S led to widening of the deficit. Bordo (1993) concludes that the changes in the monetary base are closely related to the government’s budget deficit. This, along with the return of European currencies to convertibility, substantially reduced the desire of the European countries to acquire dollars. Meanwhile, the inflation in the U. S accelerated, defeating its responsibilities as the country of the key currency. Since U. S dollar was the reserve currency for the member nations during that period, the stability of the prices in the U. S were linked to the stability of the international monetary system. Although the U.

S government was able to maintain this obligation until mid-1960, the lagged effect of the expansionary monetary policy in the first half of 1960 and the increased spending on social programs and on the escalating war in Vietnam in the latter half (ii) of 1960 had a destabilizing impact on the U. S economy. Despite the increasing strain of inflation on the worsening deficit and on the confidence on dollar, the countries running surpluses continued to buy dollar in order to maintain the peg, eventually resulting in global transmission of inflation. There are various other hypotheses explaining how the U.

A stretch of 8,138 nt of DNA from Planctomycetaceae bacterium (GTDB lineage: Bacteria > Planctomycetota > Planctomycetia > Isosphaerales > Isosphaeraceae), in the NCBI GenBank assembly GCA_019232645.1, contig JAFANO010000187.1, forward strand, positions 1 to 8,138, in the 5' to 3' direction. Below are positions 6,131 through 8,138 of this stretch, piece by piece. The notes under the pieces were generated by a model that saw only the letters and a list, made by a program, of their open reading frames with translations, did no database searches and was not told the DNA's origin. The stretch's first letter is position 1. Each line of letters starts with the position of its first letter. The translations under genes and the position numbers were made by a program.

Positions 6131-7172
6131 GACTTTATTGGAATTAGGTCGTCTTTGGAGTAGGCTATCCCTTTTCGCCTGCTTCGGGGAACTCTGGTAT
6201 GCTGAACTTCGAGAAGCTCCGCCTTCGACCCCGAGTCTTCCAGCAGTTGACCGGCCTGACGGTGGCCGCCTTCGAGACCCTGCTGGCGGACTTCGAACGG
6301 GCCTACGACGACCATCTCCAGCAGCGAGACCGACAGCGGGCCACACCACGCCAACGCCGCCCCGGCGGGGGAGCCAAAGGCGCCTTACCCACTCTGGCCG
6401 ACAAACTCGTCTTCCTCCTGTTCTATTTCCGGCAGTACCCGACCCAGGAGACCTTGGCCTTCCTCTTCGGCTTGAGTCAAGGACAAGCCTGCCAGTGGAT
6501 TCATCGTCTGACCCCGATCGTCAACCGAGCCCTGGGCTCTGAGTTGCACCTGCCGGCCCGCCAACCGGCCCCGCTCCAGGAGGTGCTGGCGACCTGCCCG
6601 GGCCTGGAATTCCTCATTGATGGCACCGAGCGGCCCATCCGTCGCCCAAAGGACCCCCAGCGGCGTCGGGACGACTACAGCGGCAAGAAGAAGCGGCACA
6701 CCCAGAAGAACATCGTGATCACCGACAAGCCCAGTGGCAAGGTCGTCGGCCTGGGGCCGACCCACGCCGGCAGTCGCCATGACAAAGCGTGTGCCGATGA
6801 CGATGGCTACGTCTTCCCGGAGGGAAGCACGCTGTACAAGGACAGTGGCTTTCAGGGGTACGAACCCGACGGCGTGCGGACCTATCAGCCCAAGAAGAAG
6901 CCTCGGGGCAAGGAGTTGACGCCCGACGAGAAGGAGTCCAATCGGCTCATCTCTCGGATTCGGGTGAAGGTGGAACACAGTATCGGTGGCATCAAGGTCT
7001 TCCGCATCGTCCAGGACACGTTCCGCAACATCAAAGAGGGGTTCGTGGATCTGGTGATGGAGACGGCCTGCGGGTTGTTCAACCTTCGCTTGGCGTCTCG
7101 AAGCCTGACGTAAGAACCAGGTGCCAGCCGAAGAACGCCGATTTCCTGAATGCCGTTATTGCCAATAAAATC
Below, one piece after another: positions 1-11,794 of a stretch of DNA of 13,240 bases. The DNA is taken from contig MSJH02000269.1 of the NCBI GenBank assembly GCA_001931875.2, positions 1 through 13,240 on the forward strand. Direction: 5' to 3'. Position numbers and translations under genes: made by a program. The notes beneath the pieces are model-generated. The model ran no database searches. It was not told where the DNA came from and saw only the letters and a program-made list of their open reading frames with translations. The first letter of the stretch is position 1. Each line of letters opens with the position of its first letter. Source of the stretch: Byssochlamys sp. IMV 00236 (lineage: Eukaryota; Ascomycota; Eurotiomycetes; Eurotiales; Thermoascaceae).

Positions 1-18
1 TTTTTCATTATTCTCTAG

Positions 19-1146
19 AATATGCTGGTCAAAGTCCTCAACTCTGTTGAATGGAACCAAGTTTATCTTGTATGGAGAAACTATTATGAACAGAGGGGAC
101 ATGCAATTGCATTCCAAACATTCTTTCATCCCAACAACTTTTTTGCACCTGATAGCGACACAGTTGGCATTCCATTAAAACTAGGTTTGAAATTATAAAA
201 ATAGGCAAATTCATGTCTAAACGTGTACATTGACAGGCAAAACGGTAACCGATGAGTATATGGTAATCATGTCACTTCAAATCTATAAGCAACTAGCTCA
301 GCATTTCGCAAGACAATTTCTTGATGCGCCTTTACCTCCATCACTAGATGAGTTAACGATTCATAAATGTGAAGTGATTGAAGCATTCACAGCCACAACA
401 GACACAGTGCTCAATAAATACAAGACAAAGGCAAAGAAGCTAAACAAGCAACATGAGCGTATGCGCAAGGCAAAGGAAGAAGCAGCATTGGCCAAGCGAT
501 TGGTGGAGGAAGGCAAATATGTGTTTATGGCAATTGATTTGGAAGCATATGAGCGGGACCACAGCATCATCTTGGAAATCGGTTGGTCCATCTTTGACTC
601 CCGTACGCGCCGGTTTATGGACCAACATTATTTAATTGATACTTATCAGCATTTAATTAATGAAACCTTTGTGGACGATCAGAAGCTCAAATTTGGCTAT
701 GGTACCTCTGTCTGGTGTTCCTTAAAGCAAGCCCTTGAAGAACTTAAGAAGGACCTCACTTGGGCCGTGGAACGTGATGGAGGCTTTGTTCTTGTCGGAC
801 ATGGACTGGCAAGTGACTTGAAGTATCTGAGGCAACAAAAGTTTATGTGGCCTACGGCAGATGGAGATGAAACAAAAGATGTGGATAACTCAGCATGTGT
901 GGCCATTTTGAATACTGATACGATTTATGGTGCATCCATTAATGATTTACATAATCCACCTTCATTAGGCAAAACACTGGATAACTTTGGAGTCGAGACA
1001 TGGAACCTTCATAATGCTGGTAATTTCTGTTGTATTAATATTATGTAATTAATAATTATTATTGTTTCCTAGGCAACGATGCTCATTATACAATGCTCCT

S inflation got transmitted to the rest of the world. Genberg and Swoboda (1977) points at the inability of the other nations, unlike that of the U. S, to sterilize reserve flows as the reason behind the import of inflation. Balassa (1964) concludes that the expansionary monetary policy of the U. S further enhanced the inflationary pressures created by rapid growth of the traded goods sector in Germany, Japan and other surplus countries. (iii) Unresolved Triffin dilemma resulting in loss of confidence on US dollar: The Bretton woods system began to rely on the U. S deficit to provide liquidity to the rest of the world.